Acid Reflux Symptoms You May Not Know About

by Jennifer Mitchell Wilson B.S. Dietetics, Dietitian, Health Professional

Most people are aware of the standard heartburn symptoms of acid reflux, but there are a host of acid reflux symptoms that many people may not recognize.

Man dealing with sinus infection.
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Sinusitis

If you have frequent sinus infections and can’t figure out why, it might be time to talk with your doctor about acid reflux. This is because stomach contents may not only reflux into the throat, but also splash up into the sinus cavities. These acidic reflux materials can go on to cause chronic sinus issues.

Image of larynx which can be harshly affected by acid reflux.
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Voice and larynx changes

Often referred to as laryngopharyngeal reflux, or LPR, voice changes associated with acid reflux occur when acid travels the length of the esophagus and spills over into the larynx. This can cause a hoarse voice and eventually damage the vocal folds.

Woman sick in bed with runny nose and a fever.
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Pneumonia

Aspiration pneumonia occurs when liquids that are supposed to be in the stomach end up in the lungs. This most often happens in acid reflux patients who cannot clear their lungs on their own due to conditions such as stroke, for example. If you notice any signs of aspiration pneumonia, then get to the doctor quickly to have it addressed. Pneumonia can be deadly — especially in immunocompromised patients.

Acid reflux can cause bad breath.
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Bad breath and tooth damage

Bad breath can be an early sign of acid reflux issues. Think about it: Stomach contents, which are basically the equivalent to vomit, are splashing into the throat and mouth. That is definitely not going to cause a good mouth-smell.

Acid reflux can damage teeth by weakening enamel.
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Dental issues

In addition to causing bad breath, stomach acids can damage your tooth enamel. This is why your dentist may notice your acid reflux before you do. Be sure to see your dentist every six months. When you do have an acid reflux episode, try to rinse your mouth with water to remove as much acid as you can. Brushing your teeth immediately after an acid reflux episode may only complicate the problem because you are likely also brushing weakened enamel off your teeth.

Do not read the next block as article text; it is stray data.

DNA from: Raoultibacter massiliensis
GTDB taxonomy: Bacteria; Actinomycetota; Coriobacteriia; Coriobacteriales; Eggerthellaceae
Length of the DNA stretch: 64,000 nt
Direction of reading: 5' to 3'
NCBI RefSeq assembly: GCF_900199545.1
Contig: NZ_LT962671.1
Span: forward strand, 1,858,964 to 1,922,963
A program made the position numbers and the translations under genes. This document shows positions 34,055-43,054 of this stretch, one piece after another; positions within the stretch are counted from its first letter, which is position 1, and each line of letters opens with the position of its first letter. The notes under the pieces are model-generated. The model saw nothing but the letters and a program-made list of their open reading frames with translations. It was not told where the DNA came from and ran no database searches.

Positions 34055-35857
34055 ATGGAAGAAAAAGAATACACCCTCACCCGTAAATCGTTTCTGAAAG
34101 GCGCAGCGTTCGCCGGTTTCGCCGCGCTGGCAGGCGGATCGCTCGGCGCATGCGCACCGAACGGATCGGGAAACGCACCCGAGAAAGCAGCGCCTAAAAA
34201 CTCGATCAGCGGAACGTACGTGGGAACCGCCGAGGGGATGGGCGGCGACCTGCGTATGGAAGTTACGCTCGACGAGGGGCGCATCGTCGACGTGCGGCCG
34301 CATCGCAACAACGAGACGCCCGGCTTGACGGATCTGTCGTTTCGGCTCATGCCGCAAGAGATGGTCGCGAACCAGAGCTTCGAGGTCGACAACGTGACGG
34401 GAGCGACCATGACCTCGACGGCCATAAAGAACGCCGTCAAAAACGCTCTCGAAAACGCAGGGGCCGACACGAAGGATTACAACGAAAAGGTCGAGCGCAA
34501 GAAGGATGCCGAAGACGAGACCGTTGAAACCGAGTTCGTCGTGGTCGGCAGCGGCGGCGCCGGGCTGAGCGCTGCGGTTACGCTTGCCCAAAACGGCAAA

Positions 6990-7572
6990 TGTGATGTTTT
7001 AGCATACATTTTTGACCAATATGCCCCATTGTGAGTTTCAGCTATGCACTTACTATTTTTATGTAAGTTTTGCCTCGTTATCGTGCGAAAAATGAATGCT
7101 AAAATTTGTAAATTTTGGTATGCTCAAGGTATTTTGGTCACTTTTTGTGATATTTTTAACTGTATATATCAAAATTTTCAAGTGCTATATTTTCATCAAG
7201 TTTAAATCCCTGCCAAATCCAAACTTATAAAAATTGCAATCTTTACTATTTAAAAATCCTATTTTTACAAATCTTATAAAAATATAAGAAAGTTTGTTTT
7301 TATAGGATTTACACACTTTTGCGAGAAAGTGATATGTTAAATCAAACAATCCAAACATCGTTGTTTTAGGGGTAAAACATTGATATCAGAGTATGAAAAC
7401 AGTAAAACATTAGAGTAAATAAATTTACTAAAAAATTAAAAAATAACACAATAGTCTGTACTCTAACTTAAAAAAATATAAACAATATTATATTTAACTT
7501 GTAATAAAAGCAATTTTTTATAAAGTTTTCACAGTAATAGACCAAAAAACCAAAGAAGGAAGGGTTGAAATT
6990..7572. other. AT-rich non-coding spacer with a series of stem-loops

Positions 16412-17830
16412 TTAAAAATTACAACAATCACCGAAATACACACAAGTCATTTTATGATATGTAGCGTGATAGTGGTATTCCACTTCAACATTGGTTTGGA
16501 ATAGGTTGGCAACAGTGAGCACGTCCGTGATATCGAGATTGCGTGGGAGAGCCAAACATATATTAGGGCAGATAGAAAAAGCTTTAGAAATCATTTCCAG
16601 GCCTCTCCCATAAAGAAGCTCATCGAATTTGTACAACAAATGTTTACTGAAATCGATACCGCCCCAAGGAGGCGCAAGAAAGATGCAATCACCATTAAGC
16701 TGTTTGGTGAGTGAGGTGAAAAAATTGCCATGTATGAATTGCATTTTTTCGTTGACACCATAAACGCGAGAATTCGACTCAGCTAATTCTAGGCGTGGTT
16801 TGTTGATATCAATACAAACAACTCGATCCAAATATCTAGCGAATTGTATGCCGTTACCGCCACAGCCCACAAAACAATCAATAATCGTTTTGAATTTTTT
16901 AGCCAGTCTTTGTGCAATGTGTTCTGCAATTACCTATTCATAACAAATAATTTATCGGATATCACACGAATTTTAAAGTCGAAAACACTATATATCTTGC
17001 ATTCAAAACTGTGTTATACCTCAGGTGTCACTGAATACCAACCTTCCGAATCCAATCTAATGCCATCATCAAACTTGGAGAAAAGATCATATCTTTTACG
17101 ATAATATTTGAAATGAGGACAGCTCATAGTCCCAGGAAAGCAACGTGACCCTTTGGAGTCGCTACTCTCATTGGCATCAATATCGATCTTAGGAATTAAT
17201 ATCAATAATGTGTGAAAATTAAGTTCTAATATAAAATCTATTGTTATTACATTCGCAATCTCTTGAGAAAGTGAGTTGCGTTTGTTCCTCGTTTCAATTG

Patient talking with doctor about having trouble swallowing.
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Swallowing issues

Acid reflux can frequently cause swallowing issues and esophagitis, which is swelling and inflammation in the esophagus. When left untreated, this inflammation can progress to narrowing of the esophagus, called esophageal strictures. Signs to look for include frequent choking spells or a feeling of being unable to swallow completely.

Acid reflux can make asthma worse.
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Increase in asthma issues

Many people don’t realize that their acid reflux can aggravate pre-existing asthma. The Asthma and Allergy Foundation of America explains there are several reasons for a link between asthma and acid reflux disease. Sometimes the stomach contents can affect lung irritation, and sometimes asthma medication can affect acid reflux symptoms. It is important to work with your doctor to get both conditions under control.

Acid reflux can cause chest pain similar to a heart attack.
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Non-cardiac chest pain

Acid reflux chest pain can be so severe that it has sent people to the ER thinking they were having a heart attack. I have also heard the opposite from physicians: cases where patients wrote off their chest pain as acid reflux and were later found dead with a stomach full of antacids. Always have any chest pain assessed by your doctor. It is better to be safe than sorry when it comes to chest pain, heart attack, and acid reflux.

Acid reflux can be a factor in fatigue.
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Extreme fatigue

You may not think of acid reflux as a cause for your extreme fatigue, but it can definitely play a role. Acid reflux can disrupt your sleep. Bleeding from ulcerations or gastritis can potentially cause or exacerbate conditions like iron-deficiency anemia. If you are extremely tired and don’t know why, check in with your physician. They may want to run some additional testing to determine and treat the cause of your fatigue.

Jennifer Mitchell Wilson
Meet Our Writer
Jennifer Mitchell Wilson

Jennifer Mitchell Wilson is a dietitian and mother of three girls. Two of her children have dealt with acid reflux disease, food allergies, migraines, and asthma. She has a Bachelor of Science in dietetics from Harding University and has done graduate work in public health and nutrition through Eastern Kentucky University. In addition to writing for HealthCentral, she does patient consults and serves on the Board of Directors for the Pediatric Adolescent Gastroesophageal Reflux Association.